Annotation:Kittle Cattle

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KITTLE CATTLE. Scottish, Reel. B Flat Major. Standard tuning (fiddle). AABB'. Kittle-cattle is a compound word meaning capricious or unpredictable, although not necessarily with a prejorative meaning. It is used in context in the poem "The Mugger's Song", published in Wilfrid Wilson Gibson's [1] (1878-1962) collection Whin (1918):

Driving up the Mallerstang
The mugger cracked his whip and sang
And all his crocks went rattle, rattle -
"The road runs fair and smooth and even
From Appleby to Kirkby Stephen
And womenfolk are kittle cattle.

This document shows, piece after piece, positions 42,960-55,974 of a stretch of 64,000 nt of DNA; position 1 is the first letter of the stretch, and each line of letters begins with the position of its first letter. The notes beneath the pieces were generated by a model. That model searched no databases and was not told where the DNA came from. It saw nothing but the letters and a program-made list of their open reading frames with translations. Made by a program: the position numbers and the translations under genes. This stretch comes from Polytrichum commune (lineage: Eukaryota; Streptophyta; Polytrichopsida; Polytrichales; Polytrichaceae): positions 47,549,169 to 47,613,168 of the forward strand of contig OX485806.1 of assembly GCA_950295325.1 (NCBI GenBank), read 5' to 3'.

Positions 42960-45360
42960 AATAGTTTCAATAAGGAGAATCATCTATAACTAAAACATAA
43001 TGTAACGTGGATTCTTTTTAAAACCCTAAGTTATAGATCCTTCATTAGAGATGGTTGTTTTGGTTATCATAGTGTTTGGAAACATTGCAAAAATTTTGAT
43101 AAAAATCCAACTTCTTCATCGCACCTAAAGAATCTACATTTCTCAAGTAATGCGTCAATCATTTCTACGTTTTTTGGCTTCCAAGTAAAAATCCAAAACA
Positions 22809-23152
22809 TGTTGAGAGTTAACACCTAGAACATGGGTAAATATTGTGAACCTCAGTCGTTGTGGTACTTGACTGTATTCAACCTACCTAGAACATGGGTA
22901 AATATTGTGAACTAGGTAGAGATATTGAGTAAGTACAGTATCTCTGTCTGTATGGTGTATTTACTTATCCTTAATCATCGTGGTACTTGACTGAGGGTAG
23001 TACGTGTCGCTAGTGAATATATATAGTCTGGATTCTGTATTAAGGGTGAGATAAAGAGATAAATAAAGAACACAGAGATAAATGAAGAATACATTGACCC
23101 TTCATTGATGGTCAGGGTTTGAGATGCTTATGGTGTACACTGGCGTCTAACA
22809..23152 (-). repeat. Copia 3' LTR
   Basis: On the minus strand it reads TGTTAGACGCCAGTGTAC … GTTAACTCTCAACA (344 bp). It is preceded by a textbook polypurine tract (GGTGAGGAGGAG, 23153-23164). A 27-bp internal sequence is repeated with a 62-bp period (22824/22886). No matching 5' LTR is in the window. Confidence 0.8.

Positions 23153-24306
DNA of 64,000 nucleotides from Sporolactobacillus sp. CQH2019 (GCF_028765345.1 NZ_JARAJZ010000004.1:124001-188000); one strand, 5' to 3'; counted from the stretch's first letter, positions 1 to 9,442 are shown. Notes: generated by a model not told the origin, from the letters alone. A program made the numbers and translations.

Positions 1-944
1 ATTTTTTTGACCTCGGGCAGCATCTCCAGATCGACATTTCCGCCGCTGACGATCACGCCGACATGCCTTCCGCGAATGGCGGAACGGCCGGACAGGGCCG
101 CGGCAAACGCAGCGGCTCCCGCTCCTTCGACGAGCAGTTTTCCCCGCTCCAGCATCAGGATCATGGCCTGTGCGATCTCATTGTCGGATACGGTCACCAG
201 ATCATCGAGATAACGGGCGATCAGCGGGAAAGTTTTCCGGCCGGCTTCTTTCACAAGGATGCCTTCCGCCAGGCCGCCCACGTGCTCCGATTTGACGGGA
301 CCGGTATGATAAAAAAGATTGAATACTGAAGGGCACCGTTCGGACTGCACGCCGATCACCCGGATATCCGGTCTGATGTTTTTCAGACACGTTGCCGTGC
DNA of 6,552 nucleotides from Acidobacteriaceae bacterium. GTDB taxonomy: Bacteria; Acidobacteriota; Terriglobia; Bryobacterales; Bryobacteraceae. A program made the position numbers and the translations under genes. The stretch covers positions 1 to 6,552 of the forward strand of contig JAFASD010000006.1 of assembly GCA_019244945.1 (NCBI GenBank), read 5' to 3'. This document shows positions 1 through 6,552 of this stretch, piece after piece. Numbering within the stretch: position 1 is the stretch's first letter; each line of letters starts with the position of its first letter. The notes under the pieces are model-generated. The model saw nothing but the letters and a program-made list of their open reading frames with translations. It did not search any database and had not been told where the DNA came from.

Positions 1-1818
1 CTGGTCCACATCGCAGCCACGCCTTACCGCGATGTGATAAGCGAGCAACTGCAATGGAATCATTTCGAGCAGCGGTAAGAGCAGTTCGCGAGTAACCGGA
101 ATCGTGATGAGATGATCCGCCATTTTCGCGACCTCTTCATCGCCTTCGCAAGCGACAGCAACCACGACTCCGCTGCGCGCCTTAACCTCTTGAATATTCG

And Kirkby Stephen's fair to see
And inns are good in Appleby,"
And all his crocks went rattle, rattle.
"But what care I for Kirkby Stephen,
Or whether roads are rough or even,'
And womenfolk are kittle cattle?''

And what care I for Appleby,
Since Bess of the Blue Bell jilted me?"
And all his crocks went rattle, rattle -
"And wed today in Kirkby Stephen,
A sweep whose legs are odd and even?
And womenfolk are kittle cattle."

Source for notated version:

Printed sources: Kerr (Merry Melodies), vol. 3; No. 178, p. 21.

Recorded sources:

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